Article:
AND now for something completely different. The time has come to recognise as more and more teachers are getting their resources online. You could argue that, in the same way as books have survived the onslaught of the Kindle revolution, the school textbook will survive. I am less sure. So here goes.
The Bible Society has produced some online resources that recognise the “increased focus on sacred texts in the new GCSE specifications” (http://education resources.biblesociety.org.uk). The Bible passages selected provide, in their own words, “excellent supplementary material” for the various examination boards. I looked particularly at the AQA GCSE Religious Studies (8062) Christianity syllabus-resources.
They were excellent on three levels. First, access is easy: my colleagues will tell you that if I can manage it, anybody can. Second, without banging on again about teacher workload, these resources provide teachers with ready-made lessons that will, at best, save the teacher’s sanity, and, at least, give us a good night’s sleep.
Finally, if you want to download them you can do it for free. If you want to purchase a resource, printed out, it costs £3.50: a snip at the price. Compare that with £25 for the “official” AQA recognised textbook.
Then we can consider a book that the students themselves would recommend. Written for older teenagers, After the Fire, by Will Hill, is a riveting read. I would say that 15 is the minimum age, given some of the content. Loosely based on the story of David Koresh, the Branch Davidians, and the Waco siege, it is an unhappy but essential reminder of the events in Texas on 19 April 1993. Eighty-two members of the sect and four police agents died in an inferno after a two-month stand-off.
In this fictional account, the author captures brilliantly the charisma of “Father John”, the strategic importance of “The Centurions” (his faithful acolytes), and the contempt for “Outsiders”, known as “Servants of the Serpent”. All the names and locations are changed.
Today’s teenage reader will be unaware of the Waco siege. They do need, however, to be made aware that religion can be used for wicked purposes, as well as good. Hill’s story is essentially the interplay between a psychiatrist, a police agent, and some severely damaged children. The only chapter headings are “Before” and “After”: a clever device which keeps the reader in suspense throughout. I cannot recommend this book too highly.
From the ever reliable and prolific publishing arm of Grove Books come two new pamphlets to add to an already impressive portfolio of titles. Church in School, by Judie Horrocks, tackles a subject that I cannot recall seeing before. Subtitled From Separate Buildings to Shared Premises, the author focuses on the diocese of Manchester, which, by 2010, had six churches that worshipped entirely in schools.
I confess that this is wholly new to me. I am familiar with the practice of some Evangelical groups who hire a school building at a commercial rent, but this is different: it is the C of E worshipping in its own schools. The guidelines for successful practice can be downloaded from the diocese of Manchester’s website (www.manchester.anglican.org). Most importantly, if it is merely seen as a marriage of convenience, it will falter.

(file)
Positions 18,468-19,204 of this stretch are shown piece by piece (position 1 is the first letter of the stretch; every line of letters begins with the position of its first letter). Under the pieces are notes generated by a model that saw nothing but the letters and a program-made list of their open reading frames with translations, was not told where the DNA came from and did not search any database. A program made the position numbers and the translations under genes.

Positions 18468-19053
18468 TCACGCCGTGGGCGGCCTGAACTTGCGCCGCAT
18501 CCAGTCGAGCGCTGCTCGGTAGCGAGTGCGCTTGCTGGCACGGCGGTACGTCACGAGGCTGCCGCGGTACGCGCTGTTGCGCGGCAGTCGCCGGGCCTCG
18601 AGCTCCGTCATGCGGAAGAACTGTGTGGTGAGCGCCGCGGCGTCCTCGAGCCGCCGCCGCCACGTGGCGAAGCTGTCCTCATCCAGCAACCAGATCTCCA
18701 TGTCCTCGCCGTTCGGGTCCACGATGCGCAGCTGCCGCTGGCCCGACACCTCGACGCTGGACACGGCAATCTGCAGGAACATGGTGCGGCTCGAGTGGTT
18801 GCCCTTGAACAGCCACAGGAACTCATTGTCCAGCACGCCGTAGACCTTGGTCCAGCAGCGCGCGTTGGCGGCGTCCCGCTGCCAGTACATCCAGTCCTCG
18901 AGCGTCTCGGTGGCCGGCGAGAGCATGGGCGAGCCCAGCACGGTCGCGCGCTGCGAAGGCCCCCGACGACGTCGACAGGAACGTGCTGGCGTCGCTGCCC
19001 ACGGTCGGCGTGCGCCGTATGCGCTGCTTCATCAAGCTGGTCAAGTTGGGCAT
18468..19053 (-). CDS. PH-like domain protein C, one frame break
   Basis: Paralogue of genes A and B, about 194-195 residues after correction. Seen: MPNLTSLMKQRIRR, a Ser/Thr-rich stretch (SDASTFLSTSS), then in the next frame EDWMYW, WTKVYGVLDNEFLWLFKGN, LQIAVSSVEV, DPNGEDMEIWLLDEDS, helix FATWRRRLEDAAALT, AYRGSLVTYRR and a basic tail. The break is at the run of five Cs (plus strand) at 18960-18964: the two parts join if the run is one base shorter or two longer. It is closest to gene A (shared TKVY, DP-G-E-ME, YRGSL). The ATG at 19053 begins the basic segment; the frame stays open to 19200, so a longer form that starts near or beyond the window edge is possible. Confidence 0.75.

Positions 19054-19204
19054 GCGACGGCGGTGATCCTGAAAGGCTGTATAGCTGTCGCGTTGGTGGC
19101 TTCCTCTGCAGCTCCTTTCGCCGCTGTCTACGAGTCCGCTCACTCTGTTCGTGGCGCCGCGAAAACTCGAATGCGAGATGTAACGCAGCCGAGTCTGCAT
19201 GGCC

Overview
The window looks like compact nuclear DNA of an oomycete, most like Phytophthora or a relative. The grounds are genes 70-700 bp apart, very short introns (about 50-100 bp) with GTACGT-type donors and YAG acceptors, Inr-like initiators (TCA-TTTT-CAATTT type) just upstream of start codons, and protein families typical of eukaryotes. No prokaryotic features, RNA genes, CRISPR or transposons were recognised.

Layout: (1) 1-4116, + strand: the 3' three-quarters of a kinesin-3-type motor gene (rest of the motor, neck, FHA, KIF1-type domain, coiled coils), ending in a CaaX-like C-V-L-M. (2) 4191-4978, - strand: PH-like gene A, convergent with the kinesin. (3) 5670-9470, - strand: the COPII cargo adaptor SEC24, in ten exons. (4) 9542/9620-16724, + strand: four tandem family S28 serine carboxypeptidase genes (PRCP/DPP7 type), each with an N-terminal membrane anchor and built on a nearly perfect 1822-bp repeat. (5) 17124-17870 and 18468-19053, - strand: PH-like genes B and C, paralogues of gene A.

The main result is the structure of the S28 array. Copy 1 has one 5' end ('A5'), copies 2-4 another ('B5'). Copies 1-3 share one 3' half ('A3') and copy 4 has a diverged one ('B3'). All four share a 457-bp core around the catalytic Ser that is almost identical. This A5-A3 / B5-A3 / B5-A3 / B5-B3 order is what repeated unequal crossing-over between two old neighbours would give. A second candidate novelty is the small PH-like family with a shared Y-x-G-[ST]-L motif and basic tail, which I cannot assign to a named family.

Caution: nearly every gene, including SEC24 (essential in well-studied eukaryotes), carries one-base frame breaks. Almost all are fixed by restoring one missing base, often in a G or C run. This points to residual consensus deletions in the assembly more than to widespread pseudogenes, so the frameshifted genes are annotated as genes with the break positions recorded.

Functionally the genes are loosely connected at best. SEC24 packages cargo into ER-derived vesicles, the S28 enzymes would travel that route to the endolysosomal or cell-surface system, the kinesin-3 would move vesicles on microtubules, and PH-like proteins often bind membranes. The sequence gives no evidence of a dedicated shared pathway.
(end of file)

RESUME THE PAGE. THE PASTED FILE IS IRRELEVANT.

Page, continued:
Huw Humphreys’s Towards a Personal Theology of Education, as the title implies, takes us on to more familiar ground. Or so I thought, until I delved a bit deeper. The clue was in Trevor Cooling’s introduction: “Not everyone is going to agree with his theological conclusions.” And there it is, at the very outset: “I come from a Charismatic Evangelical background.” If that is your stance, you will love this volume. I suspect others will feel a touch uncomfortable.
The author describes a young child who refused to talk. “Observing him, I felt strongly God’s desire to release his tongue” (author’s italics). And there is more. “The morning I began, the Holy Spirit spoke to me.” The conviction shines through, as does the burning desire to lead a Christian school. The reader must judge whether the approach is appropriate in a taxpayer-funded school.
Time for Reflection, by Steve Younger, is written in a completely different style from Humphreys’s: chalk and cheese, as it were. Younger has acted as a school chaplain in Scottish non-denominational schools for more than 30 years — a fantastic record. Reading this “chatty” practical guide to chaplaincy in schools, I am not in the slightest surprised. He has “read the script”; there is no proselytising for him.
He starts with the premise that the chaplain is there to make the head’s life easier, not harder, and to provide extra personnel when required. How about participation in school trips, for example? Supporting school community events, maybe? Then, when the crisis comes, as it assuredly will, the school knows where to turn for spiritual help. A chaplain made in heaven, you might say.
After the Fire
Usborne Publishing £8.99 (pbk)
Church Times Bookshop £8.09
Church in School (eD37)
Grove Books £3.95
Church Times Bookshop £3.55
Towards a Personal Theology of Education (eD36 )
Grove Books £3.95
Church Times Bookshop £3.55
Time for Reflection
St Andrew Press £14.99
Church Times Bookshop £13.49